His name is Lin Yung Cheng, and he is creating waves through lines in the cosmos of contemporary art. By subtle manipulation of the human body in combination with strategically and an evidently well thought out placement of hand drawn lines, Cheng has produced a niche unlike any other artist. His style is an otherworldly and unique combination of performance, photography, sculpture and drawing. It’s a form casting spells of surrealism and illusion in one frame alone. There is a consistent theme of the human contortionist in his photographs, with his models posing in awkward and flexible manoeuvres, with that familiar black line or an accompanying mirror placed in such a fashion that the viewer is compelled to twist and turn their head and alter their it gaze to make sense of what they’re viewing. There’s also a dewy essence of sexy in Cheng's work - not brazenly by any means... just a finespun eroticism about it that creeps and collects like a spider forming a web tacitly in the corner of a shadowed room.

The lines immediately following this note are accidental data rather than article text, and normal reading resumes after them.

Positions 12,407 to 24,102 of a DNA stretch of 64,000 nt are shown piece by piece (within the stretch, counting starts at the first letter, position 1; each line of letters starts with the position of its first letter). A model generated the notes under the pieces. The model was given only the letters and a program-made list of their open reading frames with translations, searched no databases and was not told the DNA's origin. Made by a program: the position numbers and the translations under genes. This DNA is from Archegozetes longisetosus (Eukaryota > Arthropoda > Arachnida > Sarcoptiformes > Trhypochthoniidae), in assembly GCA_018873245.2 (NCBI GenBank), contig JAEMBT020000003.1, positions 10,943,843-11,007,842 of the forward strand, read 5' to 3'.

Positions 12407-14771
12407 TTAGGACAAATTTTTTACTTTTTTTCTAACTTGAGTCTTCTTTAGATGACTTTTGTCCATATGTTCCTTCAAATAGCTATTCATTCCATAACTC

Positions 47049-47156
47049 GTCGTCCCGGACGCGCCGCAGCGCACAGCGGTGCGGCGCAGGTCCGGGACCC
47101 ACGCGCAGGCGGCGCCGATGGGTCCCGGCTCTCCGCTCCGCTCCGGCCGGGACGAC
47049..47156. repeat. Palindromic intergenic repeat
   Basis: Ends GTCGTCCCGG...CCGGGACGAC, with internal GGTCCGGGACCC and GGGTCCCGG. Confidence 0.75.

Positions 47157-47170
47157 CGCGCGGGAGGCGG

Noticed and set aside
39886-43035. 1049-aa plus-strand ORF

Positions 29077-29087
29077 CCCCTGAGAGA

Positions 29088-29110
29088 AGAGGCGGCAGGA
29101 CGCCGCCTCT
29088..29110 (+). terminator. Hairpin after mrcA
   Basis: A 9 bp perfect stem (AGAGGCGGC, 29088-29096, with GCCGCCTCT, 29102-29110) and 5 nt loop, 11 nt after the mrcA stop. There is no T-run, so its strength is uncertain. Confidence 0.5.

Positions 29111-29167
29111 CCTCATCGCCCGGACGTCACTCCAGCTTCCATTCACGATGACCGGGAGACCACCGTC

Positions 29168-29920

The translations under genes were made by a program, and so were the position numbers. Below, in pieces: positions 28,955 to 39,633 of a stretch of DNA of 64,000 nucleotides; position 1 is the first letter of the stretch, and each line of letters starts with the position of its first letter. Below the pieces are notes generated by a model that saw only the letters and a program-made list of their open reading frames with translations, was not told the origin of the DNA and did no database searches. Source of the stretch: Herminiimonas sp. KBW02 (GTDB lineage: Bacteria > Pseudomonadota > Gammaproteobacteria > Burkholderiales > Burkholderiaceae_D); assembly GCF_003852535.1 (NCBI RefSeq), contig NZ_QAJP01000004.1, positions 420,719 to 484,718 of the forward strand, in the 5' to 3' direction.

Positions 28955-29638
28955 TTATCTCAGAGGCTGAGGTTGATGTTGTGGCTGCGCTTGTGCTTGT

His earlier works speak volume in regards to the notion of self harm, or perhaps self discipline. Models with stitches and sewing threads woven in and out of their skin probe concepts of whether we as a human race are “tied down” to certain social conducts and boundaries; pressed for our want to appear held together, much like a patchwork quilt. By use of thread and needle, Cheng asks us to question our own moral beliefs regarding sexuality and eroticism... where do we “draw the line” with how we use our bodies? How often should we “stitch ourselves shut” when it comes to exposing ourselves to another?
Note also how Cheng more often than not selects read thread in his surrealist and discomforting arousals of “human sewing”. Red is the colour of extremes after all. A deep and opaque symbol of passionate love, seduction, violence, danger, anger, and adventure all at once. Our prehistoric ancestors saw red as the hue of fire and blood, energy and primal life forces... and it’s from these archaic times that Cheng is resurrecting the notion of mankind following their arterial roots, to discover our innermost selves.